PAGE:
Lack of soil in a hydroponics system allows a plant's roots to have direct contact with a nutrient supply. Conventional growing methods (ie...soil gardens...) require plants to search for thier food. Hydroponics brings the food right to the plant, saving a whole bunch of energy! The constant nutient supply, and excess/reserved energy help the plant to grow up to 50% faster than in a soil medium.
Indoor Gardening - Chemical Free Plants and Vegetables - You can grow plants indoors. No unfriendly pesticides or fertilizers are needed! Indoor gardening has other benefits as well no worries about insects, or those deer, groundhogs, moles, or rabbits eating your plants. Gardens can be maintained year round where ever you live as long as the grow area is maintained at temperatures that allow your plants to flourish.
Hydroponics, term applied to cultivation of plants in nutrient solutions without use of soil. Soilless growing of cultivated plants began in the 1930s as an outgrowth of the culture techniques used by plant physiologists in plant nutrition experiments. More recent successful methods of soilless growth differ in particulars but have two common features: (1) nutrients are supplied in liquid solutions; and (2) plants are supported by porous material, such as peat, sand, gravel, or glass wool, that acts as a "wick" in relaying the nutrient solution from its source to the roots.
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Through photosynthesis, green plants manufacture their own organic food, using carbon dioxide and oxygen as raw materials. The nutrients usually supplied to plants by soil are almost entirely mineral salts. Plant physiologists have discovered that plants require carbon, hydrogen, oxygen, nitrogen, phosphorus, potassium, magnesium, sulfur, calcium, iron, manganese, boron, zinc, copper, and probably molybdenum. Carbon, hydrogen, and oxygen are obtained in large quantities from water and air, but the remaining elements are ordinarily supplied as salts by the soil. The relative amount of each of these elements required for normal growth is different in each plant, but all plants require relatively large proportions of nitrogen, phosphorus, potassium, magnesium, sulfur, and calcium.
Iron, manganese, boron, zinc, copper, and molybdenum are supplied in minute quantities, and are called micronutrients or trace elements. The specific salts used to supply these elements may be varied at the discretion of the grower; a typical solution of primary minerals is composed of distilled water containing potassium nitrate, KNO3, calcium nitrate, Ca(NO3)2, potassium acid phosphate, KH2PO4, and magnesium sulfate, MgSO4. In solution, the salts dissociate into ions; potassium nitrate, for example, is available to plants as the ions K+ and NO3-. A solution of micronutrient salts is added to the solution of primary elements to complete the nutrient solution. A small amount of fungicide is usually added to prevent the growth of mold.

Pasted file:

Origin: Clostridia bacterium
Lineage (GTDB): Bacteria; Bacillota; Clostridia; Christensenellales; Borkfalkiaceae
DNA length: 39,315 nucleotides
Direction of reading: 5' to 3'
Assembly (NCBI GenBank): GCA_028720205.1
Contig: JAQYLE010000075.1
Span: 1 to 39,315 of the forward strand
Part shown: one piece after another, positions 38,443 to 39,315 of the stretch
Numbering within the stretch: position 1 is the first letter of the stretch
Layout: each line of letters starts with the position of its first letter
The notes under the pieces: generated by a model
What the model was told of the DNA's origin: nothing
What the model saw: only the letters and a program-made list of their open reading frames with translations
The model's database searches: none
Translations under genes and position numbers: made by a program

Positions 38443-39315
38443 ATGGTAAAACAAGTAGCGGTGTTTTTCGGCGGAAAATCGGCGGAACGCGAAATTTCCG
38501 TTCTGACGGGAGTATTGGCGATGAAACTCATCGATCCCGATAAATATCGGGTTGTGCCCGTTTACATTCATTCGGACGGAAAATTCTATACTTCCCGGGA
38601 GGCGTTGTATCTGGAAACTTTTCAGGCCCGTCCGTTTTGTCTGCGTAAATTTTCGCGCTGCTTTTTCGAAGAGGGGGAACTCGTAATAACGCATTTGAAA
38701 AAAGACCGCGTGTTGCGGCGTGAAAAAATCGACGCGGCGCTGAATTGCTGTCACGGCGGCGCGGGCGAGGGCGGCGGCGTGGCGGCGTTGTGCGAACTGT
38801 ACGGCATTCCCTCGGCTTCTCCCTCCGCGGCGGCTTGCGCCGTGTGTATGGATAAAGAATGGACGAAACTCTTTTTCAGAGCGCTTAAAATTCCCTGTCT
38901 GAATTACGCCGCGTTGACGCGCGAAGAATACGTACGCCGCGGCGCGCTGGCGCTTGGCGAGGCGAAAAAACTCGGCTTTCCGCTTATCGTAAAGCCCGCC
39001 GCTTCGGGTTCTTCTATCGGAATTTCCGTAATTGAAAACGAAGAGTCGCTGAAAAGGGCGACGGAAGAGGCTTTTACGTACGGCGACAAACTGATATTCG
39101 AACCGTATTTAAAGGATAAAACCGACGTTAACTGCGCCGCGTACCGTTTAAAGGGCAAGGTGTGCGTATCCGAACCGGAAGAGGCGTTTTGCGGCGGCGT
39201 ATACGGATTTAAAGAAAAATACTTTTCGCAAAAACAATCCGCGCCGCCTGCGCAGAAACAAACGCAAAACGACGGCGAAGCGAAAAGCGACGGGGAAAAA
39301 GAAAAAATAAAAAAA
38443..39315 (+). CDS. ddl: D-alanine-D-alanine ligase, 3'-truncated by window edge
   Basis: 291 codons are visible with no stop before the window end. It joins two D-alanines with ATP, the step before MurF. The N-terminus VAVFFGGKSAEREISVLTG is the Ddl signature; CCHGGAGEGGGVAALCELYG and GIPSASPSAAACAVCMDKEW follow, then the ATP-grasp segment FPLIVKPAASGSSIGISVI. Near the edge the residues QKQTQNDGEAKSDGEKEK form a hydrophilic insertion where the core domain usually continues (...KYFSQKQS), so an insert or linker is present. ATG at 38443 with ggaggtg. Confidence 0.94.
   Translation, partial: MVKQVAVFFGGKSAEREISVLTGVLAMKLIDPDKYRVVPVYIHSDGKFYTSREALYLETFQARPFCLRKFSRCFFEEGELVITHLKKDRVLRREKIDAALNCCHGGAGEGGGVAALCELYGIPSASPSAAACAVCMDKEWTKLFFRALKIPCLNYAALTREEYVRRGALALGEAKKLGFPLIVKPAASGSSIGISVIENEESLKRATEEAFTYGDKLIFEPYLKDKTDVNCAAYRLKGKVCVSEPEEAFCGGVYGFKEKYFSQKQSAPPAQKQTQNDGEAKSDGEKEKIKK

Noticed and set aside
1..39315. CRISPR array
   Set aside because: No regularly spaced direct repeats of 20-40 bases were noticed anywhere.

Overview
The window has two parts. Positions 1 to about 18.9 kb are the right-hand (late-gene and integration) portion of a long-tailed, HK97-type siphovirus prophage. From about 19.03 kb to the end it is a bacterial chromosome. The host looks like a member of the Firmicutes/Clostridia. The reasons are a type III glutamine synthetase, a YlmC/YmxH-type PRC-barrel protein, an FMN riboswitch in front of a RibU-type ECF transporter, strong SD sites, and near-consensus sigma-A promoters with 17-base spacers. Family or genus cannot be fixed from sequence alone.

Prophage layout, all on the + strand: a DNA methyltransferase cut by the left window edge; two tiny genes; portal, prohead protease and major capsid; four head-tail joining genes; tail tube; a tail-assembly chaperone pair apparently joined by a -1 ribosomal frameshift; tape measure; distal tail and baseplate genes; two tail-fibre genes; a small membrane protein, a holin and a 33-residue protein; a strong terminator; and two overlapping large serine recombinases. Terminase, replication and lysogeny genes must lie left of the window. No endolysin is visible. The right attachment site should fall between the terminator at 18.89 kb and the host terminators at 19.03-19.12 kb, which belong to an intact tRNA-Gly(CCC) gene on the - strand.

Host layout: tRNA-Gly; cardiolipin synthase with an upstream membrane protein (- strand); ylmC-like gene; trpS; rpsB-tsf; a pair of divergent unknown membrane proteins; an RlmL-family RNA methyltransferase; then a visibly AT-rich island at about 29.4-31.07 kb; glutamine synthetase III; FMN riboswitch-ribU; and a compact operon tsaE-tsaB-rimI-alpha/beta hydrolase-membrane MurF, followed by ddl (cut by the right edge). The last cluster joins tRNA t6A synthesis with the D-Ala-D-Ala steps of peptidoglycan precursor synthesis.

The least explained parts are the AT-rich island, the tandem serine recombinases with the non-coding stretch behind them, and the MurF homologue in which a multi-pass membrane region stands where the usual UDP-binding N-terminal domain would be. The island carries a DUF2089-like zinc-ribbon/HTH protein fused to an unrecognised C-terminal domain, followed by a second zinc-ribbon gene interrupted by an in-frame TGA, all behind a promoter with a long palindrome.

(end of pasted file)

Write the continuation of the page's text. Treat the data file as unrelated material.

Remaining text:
Several culture techniques are used. The most practical commercial method is subirrigation, in which plants are grown in trays filled with gravel, cinders, or other coarse materials, and periodically flooded with nutrient solution. The solution is allowed to drain off after each flooding and may be reused as long as sufficient minerals remain in it. The water-culture method is used widely for botanical experimentation.
A common type of water culture consists of glazed porcelain jars filled with solution; the plants are placed in beds of glass wool or similar material that are supported at the surface of the solution. Roots of the plants penetrate the beds and remain in the solution. The least exact method, commonly called the slop method, is the easiest to operate. Coarse, clean sand is used in place of soil, and nutrient solution is poured on the sand in approximately equal amounts at regular intervals.
A refinement of this practice is the drip method, in which a steady, slow feed of nutrient is maintained. Excess nutrient solution is allowed to drain off in both slop and drip methods.
Hydroponic culture methods are being used successfully to produce plants out of season in greenhouses and to produce plants in areas where either the soil or the climate is not suitable for the crop grown. During World War II, for example, several U.S. Army units successfully produced vegetables hydroponically at various over-seas bases. In the 1960s hydroponic farming developed on a commercial scale in the arid regions of the United States, particularly in Arizona, where research was also undertaken at state universities. In other arid regions, such as the Persian Gulf and the Arab oil-producing states, hydroponic farming of tomatoes and cucumbers is under way; these countries are also researching an additional group of crops that may be grown by this method, as they have limited arable land.
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